250000	1219	1116	931	911	445	309	276	53	61	48
125000	1174	1043	902	701	397	287	237	44	56	41
62500	941	853	791	573	373	278	218	38	52	37
31250	700	462	520	474	317	260	208	36	48	36
15625	697	456	507	368	315	258	204	35	49	35
7812	696	454	495	364	315	256	202	34	49	35
3906	696	455	496	364	315	257	203	34	47	35
1953	698	456	496	365	320	257	204	35	45	35


	QNAP	wdr3600	ac20i	rpi	wdr4900	G4	Celeron	Xeon	Athlon	i5
1000000	1317	996	877	1056	468	296	255	30	45	19
31250	875	354	539	559	206	147	245	28	40	21
1953	874	362	520	457	209	149	250	30	41	23

Theoretically, all timings for a single machine should be equal. The differences can be explained much by cache sizes, but obviously there are more things happening here.

Mostly the data makes sense. The caches creates plateaus and the L1 size can almost be prediced by the data. I would have expected even bigger differences between best/worse-cases; now it is in the range 180%-340%. The most surprising thing (?) is the Selectionsort results. They are sometimes a lot faster (G4, i5) and sometimes significantly slower! This is strange: I have no idea.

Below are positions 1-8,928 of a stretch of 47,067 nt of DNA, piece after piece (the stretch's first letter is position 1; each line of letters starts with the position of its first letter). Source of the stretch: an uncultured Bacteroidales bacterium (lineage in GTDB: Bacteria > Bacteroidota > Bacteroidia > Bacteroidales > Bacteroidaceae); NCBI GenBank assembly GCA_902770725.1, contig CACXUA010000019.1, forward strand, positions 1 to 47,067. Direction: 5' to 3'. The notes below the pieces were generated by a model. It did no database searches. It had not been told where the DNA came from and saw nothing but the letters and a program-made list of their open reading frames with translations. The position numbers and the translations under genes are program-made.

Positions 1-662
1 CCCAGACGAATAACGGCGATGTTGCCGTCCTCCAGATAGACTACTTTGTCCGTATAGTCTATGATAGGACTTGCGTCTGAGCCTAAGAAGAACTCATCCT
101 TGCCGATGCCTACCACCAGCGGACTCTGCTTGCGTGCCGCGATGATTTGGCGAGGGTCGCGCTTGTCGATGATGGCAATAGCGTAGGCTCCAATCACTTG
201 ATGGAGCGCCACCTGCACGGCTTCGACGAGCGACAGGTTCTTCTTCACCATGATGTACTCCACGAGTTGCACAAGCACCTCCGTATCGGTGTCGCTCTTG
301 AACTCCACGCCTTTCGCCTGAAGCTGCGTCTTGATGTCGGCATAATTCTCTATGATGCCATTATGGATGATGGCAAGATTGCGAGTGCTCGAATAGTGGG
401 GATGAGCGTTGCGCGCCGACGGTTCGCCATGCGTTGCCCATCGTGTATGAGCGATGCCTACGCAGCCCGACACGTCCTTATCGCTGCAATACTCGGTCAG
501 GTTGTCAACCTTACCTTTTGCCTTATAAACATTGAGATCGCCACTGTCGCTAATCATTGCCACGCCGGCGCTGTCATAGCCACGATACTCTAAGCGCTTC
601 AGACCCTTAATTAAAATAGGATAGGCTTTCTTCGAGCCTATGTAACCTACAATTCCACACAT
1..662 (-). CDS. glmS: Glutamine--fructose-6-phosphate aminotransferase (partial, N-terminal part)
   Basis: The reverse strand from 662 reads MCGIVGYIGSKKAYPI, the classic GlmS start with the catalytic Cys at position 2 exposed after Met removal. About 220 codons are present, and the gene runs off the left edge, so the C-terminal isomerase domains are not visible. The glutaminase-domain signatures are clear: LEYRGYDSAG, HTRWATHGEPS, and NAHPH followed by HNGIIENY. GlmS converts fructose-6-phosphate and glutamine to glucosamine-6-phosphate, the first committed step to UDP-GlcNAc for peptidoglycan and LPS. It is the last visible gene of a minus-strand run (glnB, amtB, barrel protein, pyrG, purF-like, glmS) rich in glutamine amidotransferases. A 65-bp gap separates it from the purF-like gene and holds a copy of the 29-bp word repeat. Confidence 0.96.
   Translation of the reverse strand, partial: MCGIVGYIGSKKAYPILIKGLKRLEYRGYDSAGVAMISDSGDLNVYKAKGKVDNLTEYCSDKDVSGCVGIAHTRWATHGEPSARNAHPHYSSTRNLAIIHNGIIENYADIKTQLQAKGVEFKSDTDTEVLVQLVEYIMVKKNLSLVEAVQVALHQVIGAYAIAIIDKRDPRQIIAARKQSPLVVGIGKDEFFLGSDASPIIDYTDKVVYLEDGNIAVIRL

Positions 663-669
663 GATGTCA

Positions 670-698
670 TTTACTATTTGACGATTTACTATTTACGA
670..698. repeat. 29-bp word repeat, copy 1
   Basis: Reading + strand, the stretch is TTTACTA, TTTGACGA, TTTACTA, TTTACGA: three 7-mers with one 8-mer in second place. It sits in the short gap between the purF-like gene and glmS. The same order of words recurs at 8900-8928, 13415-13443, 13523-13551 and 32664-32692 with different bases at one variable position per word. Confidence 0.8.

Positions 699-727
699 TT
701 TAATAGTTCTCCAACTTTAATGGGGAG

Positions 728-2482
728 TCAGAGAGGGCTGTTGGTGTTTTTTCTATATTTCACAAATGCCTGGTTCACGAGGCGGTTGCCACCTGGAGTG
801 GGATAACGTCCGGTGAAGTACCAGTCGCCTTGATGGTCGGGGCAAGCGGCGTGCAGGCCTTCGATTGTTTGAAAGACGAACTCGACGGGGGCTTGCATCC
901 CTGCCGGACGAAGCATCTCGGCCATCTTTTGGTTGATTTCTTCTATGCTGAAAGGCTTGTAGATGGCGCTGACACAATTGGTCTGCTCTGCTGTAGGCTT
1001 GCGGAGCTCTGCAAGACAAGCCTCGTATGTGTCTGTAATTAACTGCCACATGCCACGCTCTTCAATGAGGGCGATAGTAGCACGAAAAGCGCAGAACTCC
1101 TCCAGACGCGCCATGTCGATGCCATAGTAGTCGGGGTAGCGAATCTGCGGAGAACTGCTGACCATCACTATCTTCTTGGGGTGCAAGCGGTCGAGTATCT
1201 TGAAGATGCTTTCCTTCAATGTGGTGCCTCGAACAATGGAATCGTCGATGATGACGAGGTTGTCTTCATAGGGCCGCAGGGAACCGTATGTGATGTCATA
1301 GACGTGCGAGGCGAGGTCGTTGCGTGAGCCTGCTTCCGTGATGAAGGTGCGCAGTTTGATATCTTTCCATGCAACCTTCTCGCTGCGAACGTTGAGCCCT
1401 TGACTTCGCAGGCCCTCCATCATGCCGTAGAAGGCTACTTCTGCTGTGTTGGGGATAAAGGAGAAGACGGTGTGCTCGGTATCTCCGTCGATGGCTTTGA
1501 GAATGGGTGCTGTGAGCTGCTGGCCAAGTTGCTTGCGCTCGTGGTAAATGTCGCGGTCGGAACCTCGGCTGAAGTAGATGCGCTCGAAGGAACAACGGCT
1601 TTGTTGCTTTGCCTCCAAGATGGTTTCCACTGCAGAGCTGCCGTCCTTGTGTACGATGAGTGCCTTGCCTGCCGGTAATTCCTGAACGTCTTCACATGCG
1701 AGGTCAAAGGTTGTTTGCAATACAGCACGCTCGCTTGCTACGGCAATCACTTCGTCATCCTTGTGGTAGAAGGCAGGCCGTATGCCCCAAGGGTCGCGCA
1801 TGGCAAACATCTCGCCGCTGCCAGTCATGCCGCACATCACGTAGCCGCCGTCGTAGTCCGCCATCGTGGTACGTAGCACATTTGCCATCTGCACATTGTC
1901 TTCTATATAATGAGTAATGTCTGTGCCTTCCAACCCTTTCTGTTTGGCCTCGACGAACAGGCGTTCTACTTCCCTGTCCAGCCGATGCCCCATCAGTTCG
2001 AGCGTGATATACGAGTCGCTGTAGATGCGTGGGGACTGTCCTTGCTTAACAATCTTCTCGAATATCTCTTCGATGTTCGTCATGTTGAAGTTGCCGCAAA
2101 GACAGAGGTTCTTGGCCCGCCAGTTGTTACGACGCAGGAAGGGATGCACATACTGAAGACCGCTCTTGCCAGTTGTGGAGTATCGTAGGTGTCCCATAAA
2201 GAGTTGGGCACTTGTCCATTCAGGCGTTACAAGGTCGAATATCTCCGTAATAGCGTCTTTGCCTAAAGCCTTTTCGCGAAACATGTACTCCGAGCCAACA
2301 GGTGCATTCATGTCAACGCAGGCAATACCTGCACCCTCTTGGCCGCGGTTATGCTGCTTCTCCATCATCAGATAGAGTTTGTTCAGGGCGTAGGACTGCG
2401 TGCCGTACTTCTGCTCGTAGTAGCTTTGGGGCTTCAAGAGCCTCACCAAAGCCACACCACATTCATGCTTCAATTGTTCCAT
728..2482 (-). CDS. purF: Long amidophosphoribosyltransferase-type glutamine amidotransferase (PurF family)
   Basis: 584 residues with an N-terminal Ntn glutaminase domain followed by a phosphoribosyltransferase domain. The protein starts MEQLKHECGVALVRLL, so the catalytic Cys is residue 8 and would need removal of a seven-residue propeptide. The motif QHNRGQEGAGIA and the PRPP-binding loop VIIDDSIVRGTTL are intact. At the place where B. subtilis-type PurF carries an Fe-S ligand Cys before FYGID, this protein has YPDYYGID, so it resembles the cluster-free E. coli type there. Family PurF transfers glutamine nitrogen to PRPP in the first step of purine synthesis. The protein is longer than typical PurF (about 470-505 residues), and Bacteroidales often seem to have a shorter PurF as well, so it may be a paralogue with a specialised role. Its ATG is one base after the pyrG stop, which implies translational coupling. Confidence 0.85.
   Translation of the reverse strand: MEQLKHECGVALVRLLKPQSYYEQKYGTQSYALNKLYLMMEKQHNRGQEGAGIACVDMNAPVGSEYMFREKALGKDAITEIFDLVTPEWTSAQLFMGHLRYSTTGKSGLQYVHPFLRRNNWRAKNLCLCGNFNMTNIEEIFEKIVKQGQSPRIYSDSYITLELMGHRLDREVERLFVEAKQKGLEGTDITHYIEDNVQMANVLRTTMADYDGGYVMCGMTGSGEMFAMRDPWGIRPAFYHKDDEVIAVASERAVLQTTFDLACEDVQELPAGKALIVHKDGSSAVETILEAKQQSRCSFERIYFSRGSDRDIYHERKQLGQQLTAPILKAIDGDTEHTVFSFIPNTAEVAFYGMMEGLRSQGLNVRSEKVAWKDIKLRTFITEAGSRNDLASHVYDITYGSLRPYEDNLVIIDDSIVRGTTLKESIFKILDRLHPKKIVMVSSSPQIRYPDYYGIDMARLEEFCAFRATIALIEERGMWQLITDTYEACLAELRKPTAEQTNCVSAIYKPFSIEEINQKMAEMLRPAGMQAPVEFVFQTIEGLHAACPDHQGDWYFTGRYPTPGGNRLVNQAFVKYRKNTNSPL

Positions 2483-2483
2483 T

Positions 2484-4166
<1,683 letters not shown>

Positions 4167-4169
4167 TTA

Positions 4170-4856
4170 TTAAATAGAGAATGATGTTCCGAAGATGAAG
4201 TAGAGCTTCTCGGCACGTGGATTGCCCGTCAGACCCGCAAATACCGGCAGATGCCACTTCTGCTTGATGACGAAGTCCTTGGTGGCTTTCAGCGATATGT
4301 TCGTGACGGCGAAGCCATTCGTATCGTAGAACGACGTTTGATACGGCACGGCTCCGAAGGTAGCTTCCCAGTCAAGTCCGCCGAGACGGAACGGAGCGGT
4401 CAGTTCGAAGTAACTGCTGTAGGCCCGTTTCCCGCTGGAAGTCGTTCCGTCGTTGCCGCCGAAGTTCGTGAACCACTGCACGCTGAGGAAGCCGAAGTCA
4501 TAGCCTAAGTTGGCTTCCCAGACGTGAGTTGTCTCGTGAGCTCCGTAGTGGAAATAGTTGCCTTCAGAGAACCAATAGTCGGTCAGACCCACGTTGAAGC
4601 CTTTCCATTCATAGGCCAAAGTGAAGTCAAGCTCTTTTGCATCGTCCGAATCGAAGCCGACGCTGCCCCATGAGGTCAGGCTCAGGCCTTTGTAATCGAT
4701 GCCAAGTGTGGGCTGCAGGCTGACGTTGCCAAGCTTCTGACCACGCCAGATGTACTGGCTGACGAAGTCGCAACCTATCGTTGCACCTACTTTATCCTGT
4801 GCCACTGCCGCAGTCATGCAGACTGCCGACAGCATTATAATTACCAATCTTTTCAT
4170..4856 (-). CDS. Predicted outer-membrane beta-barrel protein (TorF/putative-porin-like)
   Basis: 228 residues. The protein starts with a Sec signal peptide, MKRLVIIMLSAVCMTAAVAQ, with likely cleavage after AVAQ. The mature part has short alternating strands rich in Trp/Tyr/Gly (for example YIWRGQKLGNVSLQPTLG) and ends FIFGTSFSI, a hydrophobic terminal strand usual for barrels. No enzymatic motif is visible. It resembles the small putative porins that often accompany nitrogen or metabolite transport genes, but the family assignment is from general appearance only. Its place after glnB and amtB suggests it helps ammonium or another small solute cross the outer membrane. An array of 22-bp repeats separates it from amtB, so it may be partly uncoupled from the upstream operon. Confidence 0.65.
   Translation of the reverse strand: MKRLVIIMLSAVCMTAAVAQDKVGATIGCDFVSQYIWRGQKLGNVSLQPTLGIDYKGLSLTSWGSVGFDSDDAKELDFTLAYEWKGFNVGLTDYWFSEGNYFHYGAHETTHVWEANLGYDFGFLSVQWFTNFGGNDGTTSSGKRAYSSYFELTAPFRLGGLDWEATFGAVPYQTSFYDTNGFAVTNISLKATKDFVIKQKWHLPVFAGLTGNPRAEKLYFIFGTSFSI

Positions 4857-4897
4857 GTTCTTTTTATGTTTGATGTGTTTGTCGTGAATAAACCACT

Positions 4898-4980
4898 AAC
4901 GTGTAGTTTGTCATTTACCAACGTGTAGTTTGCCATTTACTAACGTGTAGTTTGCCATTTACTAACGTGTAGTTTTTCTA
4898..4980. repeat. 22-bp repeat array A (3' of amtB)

I believe the i5 superior performance of Selectionsort 1000000 is due to cache and branch prediction.

I note that the QNAP and Archer C20i both have DDRII memory, while the RPi has SDRAM. This seems to make a difference when work sizes get bigger.

I have also made other Benchmarks where the WDR4900 were faster than the G4 – not this time.

The Raspberry Pi